Whenever someone tries to quit smoking, they face potent side effects of nicotine withdrawal, including cravings, increased appetite, restlessness, anxiety, irritability, and depression. There are not many medicines that offer any kind of relief from these symptoms but a diabetes drug may offer some relief. Pioglitazon, a Type II diabetes drug, targets a specific form of the peroxisome proliferator-activated receptors in the nucleus.
According to research findings, published in the Journal of Neuroscience 2019, drugs which are used to treat type II diabetes, mitigate the symptoms of nicotine withdrawal.
A new experimental research reveals that commonly used drugs to treat Type II diabetes mitigate the characteristic signs of nicotine withdrawal in rats and mice. The finding may offer an important new strategy in the battle with symptoms of nicotine withdrawal. The results of the study were published in the Journal of Neuroscience 2019.
During the demonstrations, direct injections of pioglitazone into Hippocampus of male mice reduced paw tremors, chattering, and head shakes which are the main physical signs of nicotine withdrawal. Injections of pioglitazone into the amygdala of male mice ameliorated signs of anxiety caused by nicotine withdrawal.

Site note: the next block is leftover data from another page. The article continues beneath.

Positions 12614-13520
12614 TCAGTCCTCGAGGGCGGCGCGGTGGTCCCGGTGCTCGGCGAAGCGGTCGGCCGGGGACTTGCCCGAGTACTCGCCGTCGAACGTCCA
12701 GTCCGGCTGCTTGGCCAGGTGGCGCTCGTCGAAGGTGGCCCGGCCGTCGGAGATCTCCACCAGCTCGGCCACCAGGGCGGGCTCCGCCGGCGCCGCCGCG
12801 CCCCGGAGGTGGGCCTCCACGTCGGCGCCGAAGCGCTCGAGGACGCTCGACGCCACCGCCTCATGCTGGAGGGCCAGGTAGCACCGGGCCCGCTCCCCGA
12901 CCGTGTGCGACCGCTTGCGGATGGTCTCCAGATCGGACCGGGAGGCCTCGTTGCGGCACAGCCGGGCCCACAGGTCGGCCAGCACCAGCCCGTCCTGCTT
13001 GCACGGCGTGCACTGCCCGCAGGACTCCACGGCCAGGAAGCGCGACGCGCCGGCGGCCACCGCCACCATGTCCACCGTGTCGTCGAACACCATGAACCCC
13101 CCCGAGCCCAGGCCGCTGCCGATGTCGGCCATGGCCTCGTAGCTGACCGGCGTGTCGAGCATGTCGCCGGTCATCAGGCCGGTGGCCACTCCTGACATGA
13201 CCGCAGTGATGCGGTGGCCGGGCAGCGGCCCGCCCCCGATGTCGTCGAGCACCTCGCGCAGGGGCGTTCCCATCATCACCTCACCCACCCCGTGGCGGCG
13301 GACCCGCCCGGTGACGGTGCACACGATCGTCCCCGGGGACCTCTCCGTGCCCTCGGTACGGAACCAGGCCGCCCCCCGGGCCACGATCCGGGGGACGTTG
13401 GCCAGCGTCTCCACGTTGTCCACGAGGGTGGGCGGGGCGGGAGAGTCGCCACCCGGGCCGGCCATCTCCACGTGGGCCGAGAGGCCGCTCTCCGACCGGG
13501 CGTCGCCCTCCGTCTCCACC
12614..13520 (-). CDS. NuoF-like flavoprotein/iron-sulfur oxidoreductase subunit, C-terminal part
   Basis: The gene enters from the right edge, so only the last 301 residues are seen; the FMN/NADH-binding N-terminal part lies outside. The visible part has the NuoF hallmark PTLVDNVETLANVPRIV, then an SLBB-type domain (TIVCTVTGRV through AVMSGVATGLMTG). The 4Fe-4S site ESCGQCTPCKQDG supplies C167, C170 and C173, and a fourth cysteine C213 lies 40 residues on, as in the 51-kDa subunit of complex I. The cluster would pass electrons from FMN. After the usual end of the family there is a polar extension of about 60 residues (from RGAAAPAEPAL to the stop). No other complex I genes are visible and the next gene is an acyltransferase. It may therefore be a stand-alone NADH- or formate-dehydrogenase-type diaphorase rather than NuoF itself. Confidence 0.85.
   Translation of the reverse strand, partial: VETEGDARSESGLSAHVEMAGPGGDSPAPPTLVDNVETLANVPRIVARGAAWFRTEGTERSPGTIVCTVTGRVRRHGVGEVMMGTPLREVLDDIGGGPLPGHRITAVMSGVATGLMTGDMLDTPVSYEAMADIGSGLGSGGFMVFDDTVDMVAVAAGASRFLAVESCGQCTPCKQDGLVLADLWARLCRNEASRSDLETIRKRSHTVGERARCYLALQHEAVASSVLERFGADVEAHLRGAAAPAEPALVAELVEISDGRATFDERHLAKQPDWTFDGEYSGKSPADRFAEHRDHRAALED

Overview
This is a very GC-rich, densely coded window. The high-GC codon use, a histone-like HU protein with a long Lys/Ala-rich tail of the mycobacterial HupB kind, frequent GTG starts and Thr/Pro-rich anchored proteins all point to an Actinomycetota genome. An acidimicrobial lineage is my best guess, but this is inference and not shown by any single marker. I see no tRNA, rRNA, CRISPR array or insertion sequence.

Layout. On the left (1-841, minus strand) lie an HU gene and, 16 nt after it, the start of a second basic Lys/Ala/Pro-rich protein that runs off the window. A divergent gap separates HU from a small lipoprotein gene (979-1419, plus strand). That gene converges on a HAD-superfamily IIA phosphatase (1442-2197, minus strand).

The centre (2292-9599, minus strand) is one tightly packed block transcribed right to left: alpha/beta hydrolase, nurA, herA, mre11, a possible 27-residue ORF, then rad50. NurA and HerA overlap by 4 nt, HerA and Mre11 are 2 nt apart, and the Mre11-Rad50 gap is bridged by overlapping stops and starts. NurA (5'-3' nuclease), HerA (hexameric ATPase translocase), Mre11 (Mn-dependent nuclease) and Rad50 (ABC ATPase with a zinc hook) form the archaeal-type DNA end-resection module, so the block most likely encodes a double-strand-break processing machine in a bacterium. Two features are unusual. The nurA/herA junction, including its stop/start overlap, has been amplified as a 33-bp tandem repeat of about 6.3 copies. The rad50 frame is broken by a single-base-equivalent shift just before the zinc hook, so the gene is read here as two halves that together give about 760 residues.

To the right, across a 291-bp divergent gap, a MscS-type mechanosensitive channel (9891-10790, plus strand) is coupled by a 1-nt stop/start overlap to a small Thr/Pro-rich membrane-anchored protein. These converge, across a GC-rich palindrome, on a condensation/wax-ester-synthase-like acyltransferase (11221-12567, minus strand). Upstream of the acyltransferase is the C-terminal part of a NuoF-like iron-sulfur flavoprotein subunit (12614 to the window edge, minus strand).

People who were abusing nicotine are likely to face 30 percent higher risk of developing Type II diabetes. The researchers said that people who are facing the symptoms of nicotine withdrawal, can get some relief from these symptoms with the help of drugs which are used to diagnose Type II diabetes.
Pioglitazone can be helpful not only in tackling the physical symptoms but it can also help in coping up with the emotional effects of nicotine withdrawal. The researchers suggested in the findings of the study that pioglitazone may be helpful for diabetic smokers in quitting by lessening the physical and emotional withdrawal symptoms while reducing insulin resistance.